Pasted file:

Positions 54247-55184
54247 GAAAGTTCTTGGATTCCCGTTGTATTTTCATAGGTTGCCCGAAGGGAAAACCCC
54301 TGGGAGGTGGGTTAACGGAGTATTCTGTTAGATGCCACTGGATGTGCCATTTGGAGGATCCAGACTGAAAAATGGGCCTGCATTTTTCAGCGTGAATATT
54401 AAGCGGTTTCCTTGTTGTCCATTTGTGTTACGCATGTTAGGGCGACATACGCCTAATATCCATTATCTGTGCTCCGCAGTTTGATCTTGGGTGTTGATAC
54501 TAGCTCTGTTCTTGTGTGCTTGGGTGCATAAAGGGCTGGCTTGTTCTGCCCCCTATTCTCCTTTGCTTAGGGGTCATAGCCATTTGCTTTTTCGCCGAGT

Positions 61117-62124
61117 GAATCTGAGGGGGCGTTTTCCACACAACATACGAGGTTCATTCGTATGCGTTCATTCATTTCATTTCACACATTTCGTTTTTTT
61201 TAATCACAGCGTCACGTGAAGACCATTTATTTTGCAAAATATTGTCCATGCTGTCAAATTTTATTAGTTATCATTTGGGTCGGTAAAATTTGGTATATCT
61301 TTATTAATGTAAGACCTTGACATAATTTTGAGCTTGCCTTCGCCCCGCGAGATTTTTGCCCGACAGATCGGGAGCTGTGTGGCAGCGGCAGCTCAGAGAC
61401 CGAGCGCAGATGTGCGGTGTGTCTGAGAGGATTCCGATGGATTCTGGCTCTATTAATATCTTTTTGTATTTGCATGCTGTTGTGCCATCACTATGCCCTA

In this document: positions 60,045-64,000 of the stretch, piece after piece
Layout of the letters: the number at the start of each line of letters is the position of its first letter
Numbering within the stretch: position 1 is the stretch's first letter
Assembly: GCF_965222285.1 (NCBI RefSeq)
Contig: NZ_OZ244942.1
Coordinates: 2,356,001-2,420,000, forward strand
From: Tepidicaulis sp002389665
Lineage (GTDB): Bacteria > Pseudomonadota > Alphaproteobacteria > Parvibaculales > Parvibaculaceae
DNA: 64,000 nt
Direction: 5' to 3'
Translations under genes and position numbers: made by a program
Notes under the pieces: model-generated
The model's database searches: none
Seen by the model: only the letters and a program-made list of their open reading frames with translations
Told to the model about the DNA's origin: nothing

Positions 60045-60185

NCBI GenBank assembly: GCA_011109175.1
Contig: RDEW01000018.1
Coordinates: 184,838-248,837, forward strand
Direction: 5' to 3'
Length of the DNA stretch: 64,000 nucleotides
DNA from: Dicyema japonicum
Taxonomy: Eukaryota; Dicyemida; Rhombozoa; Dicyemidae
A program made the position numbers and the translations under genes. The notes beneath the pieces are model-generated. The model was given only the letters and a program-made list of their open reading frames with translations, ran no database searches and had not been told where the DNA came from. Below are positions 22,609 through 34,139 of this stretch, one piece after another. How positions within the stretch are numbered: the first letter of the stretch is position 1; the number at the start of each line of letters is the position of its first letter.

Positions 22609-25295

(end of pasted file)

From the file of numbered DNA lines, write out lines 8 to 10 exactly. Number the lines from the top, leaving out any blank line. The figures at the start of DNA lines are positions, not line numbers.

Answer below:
61201 TAATCACAGCGTCACGTGAAGACCATTTATTTTGCAAAATATTGTCCATGCTGTCAAATTTTATTAGTTATCATTTGGGTCGGTAAAATTTGGTATATCT
61301 TTATTAATGTAAGACCTTGACATAATTTTGAGCTTGCCTTCGCCCCGCGAGATTTTTGCCCGACAGATCGGGAGCTGTGTGGCAGCGGCAGCTCAGAGAC
61401 CGAGCGCAGATGTGCGGTGTGTCTGAGAGGATTCCGATGGATTCTGGCTCTATTAATATCTTTTTGTATTTGCATGCTGTTGTGCCATCACTATGCCCTA